(Updated at 2:15 p.m.) The recent winter storm may be old news, but after several incidents in recent days drivers still need to be alert for chunks of ice flying off vehicles in front of them.
Arlington resident Meg Miller Rydzewski sent a photo of her husband’s car, which was struck by a chunk of ice that broke off a truck in front of him while driving northbound on I-95.
The ice hit the windshield and caused major damage, but Rydzewski said it could have been much worse.
“It’s estimated that if the force of impact had been 10 to 15 percent more, it would have gone through the windshield and might have killed him,” she wrote. “[It was] sudden and very scary.”
“He did get safely to the side of the highway but couldn’t see where he was going due to the shattered glass,” Rydzewski added. “Thankfully he was not hurt.”
AAA reported that flying ice caused injuries to three vehicle occupants along I-95 and the Beltway in Maryland on Wednesday. Maryland State Police said the victims “suffered eye injuries from spraying glass from windshields broken by ice from other vehicles.”
John Townsend, AAA Mid-Atlantic’s Manager of Public and Government Affairs, said drivers are responsible for clearing snow and ice from their cars before they leave home.
“Snow and ice flying off moving vehicles will cause other drivers to swerve to avoid it, and they can run off the road or swerve into another lane of traffic where other motorists are traveling, causing a deadly domino effect,” he said. “So before leaving your driveway or your curbside parking spot, and before you go, clear every inch of snow and ice accumulated on the exposed surfaces from your vehicle.”
There is no law in Virginia, Maryland or D.C. to punish motorists that do not remove snow from their vehicles before driving, according to AAA.
“A law is needed in Maryland, Virginia and the District to help protect drivers from sheets of snow and ice flying off from vehicles while they are driving down the road,” Townsend said. “After this epic snowstorm, it can be a matter of life or death if drivers fail to remove the snow and ice.”
AAA has a number of tips for people clearing snow from their cars. Drivers should never use hot water to melt ice on their cars, for instance; the organization recommends using de-icer spray for windows and mirrors in combination with a snow brush for the rest of the car. With the snow brush, drivers should work from the top of the vehicle on down, pulling snow towards you.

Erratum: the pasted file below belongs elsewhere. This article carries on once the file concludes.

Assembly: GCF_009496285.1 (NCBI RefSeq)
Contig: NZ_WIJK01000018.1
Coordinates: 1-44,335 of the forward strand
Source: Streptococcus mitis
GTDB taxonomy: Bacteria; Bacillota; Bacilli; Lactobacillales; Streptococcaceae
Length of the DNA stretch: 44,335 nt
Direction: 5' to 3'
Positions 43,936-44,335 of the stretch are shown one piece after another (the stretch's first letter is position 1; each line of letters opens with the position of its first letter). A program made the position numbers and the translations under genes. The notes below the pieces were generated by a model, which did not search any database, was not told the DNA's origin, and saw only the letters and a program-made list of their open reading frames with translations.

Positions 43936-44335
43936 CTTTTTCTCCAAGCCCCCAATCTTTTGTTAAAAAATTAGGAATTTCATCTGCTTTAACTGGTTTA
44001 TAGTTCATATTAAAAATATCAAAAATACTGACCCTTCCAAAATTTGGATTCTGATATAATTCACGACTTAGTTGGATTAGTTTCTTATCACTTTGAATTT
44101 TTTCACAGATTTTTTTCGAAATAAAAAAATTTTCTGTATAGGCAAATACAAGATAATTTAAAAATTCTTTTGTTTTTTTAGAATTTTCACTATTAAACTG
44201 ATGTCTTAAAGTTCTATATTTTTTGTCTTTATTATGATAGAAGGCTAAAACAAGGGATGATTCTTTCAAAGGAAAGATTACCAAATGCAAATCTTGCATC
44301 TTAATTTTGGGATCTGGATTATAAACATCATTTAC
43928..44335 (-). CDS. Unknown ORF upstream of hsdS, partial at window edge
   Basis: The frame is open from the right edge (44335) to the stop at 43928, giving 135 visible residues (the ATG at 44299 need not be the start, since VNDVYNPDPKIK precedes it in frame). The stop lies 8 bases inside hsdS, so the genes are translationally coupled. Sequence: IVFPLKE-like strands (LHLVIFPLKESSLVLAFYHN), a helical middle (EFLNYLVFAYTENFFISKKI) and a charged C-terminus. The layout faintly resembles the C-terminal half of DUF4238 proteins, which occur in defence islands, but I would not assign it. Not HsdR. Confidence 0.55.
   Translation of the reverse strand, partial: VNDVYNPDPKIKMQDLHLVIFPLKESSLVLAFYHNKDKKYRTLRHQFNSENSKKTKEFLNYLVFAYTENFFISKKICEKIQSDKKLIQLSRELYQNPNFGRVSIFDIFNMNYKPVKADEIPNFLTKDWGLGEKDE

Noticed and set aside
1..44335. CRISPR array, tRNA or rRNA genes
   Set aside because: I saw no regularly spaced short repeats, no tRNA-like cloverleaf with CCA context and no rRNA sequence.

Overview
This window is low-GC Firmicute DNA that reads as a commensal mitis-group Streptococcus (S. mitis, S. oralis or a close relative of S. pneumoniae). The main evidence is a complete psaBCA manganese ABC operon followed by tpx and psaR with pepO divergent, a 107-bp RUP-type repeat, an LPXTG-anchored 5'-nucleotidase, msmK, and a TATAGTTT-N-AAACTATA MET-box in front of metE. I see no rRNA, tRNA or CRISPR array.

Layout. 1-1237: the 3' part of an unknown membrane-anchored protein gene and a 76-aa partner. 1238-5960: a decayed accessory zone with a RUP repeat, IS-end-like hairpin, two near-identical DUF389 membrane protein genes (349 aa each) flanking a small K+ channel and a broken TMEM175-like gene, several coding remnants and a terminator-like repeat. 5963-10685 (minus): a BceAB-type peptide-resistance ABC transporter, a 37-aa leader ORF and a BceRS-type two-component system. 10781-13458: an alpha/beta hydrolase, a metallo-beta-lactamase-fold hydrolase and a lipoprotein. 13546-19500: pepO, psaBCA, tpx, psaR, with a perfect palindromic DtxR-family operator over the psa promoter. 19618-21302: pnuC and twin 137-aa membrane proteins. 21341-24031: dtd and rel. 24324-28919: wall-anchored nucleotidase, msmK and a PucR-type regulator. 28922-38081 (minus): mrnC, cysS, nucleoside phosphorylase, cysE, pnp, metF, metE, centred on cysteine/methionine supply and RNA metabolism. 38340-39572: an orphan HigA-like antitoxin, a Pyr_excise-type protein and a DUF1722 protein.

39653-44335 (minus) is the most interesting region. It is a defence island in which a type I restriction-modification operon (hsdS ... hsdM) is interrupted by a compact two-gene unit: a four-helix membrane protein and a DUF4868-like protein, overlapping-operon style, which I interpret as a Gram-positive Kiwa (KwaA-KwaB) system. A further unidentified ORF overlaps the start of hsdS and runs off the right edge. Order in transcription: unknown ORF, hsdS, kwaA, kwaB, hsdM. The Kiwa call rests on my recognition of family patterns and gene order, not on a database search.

“It requires less effort and helps you avoid having to clear the same areas twice,” AAA says. “If the vehicle is an SUV or taller — grab a step stool to help access the roof.”
“Just as the removal of snow from sidewalks along your home and business is a responsibility of all citizens, removing snow and ice from vehicles should be the responsibility of every driver before it becomes dislodged while driving down the highways,” Townsend said. “It is the duty and debt we owe one another.”
Photo courtesy Meg Miller Rydzewski
The website SmartAsset ranked localities by factors like hours spent in traffic per year, rate of motor vehicle theft, number of parking garages per driver and “the non-driving options a resident has for getting around.”
At the top of the list — the alleged worst city to own a car — was Newark, New Jersey, followed by San Francisco and D.C.
Here’s the explanation for why Arlington was No. 5:
As previously mentioned, the Washington, D.C. metro area has the worst traffic in the country. Unfortunately for the residents of Arlington, they are a part of that metro area. They face the same brutal 82 hours per year spent in traffic, on average. It costs Arlington residents $1,834 per year, on average, waiting in that traffic. For residents of Arlington, a car is more of a necessity than it is for people living in D.C., which is why it ranks lower in our study.
Graphic via SmartAsset
The Lee-Lex Service Center, a well-reviewed, long-time automotive business at the corner of Lee Highway and N. Lexington Street, has closed.
Lee-Lex’s website, which has remained largely unchanged for the past 12 years, says that the service center has “been a good neighbor in our Arlington community since 1978 and consistently receive[d] excellent ratings by consumer magazines.”
The service center was open for part of last week but closed just before Thanksgiving. This morning the shop’s technicians were clearing out their belongings and preparing to move to nearby service centers; signs were being posted on the windows, to let customers know who moved where.
Sources tell ARLnow.com that the property is being purchased by Southland Corporation, the parent company of 7-Eleven. It could not be immediately confirmed that a 7-Eleven store would be replacing the service center.
Photo (top) via Google Maps
According to Arlington County Police, the break-ins happened early Sunday morning. A bunch of car windows were broken, but little of value was stolen, police say.
From an ACPD crime report:
DESTRUCTION OF PROPERTY(Series), 161106015, 1200 block of S. Scott Street. Between 2:00 a.m. and 6:30 a.m. on November 6, unknown suspect(s) entered 20 vehicles, mostly by breaking the vehicle’s windows, and rummaged through items but nothing appeared to be stolen. There is no suspect(s) description.
The break-ins were reported earlier today (Tuesday).